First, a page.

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Rethinking the Recycle Bin

 
 
Yao Ziyuan
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      3rd May 2011
I just have some new thoughts about the handling of file deletion and
undeletion in the 2010s. The key points are:

(1) ALMOST NEVER DELETE DATA PHYSICALLY. Today's new computers usually
come with 500GB+ disk space, so deleting files to save space is less
and less a necessity. So a new Recycle Bin concept could always
preserve deleted files physically until there is really a space
shortage or the user intends to permanently eliminate private
information immediately.

(2) FOCUS ON THE REASON, INSTEAD OF THE DATA. Sometimes we have a
reason to delete a file or folder, but later we have a new reason to
recover it, and later we may have a new reason to delete it again...
We humans are not used to reviewing all possible reasons for deletion
and undeletion all at once. So I think the role of the Recycle Bin
should be a journal for the user to record his reasons, from time to
time, for a file/folder's "deletion" and "undeletion". For example, a
user may like a game, movie, song or other type of content at one time
but wants to delete it at another time but later wants to recover it.
It's really all about his reasons to hate or like the same content
over time. It's really about the user's scoring and commenting about a
file in the file system, rather than the file's physical necessity to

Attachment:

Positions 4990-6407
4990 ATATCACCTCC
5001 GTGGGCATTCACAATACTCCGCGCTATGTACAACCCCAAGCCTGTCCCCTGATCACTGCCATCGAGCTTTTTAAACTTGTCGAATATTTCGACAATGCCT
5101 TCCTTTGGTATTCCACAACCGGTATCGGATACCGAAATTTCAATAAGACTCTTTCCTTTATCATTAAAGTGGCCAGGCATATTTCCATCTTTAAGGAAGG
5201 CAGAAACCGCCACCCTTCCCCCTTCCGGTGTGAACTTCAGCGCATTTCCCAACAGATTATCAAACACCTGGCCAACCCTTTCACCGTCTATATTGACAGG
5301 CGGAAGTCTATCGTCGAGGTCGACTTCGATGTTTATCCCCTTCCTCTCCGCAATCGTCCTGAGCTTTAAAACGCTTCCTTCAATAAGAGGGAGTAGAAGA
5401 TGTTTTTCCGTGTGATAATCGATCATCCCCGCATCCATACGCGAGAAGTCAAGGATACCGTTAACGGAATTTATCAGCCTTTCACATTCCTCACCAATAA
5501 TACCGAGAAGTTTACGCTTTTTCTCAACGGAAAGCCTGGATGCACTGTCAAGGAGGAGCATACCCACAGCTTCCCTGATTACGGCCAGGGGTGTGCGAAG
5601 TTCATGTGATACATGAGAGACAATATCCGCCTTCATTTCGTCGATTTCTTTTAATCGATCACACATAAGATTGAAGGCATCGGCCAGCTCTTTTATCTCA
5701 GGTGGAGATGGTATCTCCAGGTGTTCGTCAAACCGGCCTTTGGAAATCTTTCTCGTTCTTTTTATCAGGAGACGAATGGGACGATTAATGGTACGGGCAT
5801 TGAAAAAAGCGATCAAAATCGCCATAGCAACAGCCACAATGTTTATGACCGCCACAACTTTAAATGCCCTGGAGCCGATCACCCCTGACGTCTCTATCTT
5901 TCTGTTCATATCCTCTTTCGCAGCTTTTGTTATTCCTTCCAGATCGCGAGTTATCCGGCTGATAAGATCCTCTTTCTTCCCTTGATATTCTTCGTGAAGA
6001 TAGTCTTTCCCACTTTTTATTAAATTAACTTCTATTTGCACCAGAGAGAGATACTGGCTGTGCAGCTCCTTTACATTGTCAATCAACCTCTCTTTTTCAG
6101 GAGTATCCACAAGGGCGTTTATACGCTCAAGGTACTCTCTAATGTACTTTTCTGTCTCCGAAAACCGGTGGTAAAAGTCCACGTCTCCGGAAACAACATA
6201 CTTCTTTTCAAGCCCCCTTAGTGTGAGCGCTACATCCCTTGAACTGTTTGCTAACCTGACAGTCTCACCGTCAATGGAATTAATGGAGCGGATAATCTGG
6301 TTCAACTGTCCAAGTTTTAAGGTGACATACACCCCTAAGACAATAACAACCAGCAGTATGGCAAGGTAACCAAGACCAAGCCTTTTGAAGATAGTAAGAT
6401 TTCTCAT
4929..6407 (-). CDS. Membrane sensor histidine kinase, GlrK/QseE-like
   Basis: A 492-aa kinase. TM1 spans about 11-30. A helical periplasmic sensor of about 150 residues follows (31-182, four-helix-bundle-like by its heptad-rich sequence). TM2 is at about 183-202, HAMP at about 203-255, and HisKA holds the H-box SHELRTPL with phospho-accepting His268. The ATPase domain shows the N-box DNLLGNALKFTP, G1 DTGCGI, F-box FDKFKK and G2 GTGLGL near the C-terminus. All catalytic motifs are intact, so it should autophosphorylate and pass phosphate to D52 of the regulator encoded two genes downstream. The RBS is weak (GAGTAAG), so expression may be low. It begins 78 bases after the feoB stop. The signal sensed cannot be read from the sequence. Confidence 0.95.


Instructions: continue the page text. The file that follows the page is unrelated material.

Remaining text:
exist or not. If the user gives a file a very low score and a comment
about why it's so undesirable, the file can be hidden in the Recycle
Bin. If the user later has a mood to recover it, the user will be
shown his previous comments about this file and determine if he really
have new, good reasons to undo his previous decision.
 
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Yao Ziyuan
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      3rd May 2011
On May 4, 5:16*am, Yao Ziyuan <(E-Mail Removed)> wrote:
> I just have some new thoughts about the handling of file deletion and
> undeletion in the 2010s. The key points are:
>
> (1) ALMOST NEVER DELETE DATA PHYSICALLY. Today's new computers usually
> come with 500GB+ disk space, so deleting files to save space is less
> and less a necessity. So a new Recycle Bin concept could always
> preserve deleted files physically until there is really a space
> shortage or the user intends to permanently eliminate private
> information immediately.
>
> (2) FOCUS ON THE REASON, INSTEAD OF THE DATA. Sometimes we have a
> reason to delete a file or folder, but later we have a new reason to
> recover it, and later we may have a new reason to delete it again...
> We humans are not used to reviewing all possible reasons for deletion
> and undeletion all at once. So I think the role of the Recycle Bin
> should be a journal for the user to record his reasons, from time to
> time, for a file/folder's "deletion" and "undeletion". For example, a
> user may like a game, movie, song or other type of content at one time
> but wants to delete it at another time but later wants to recover it.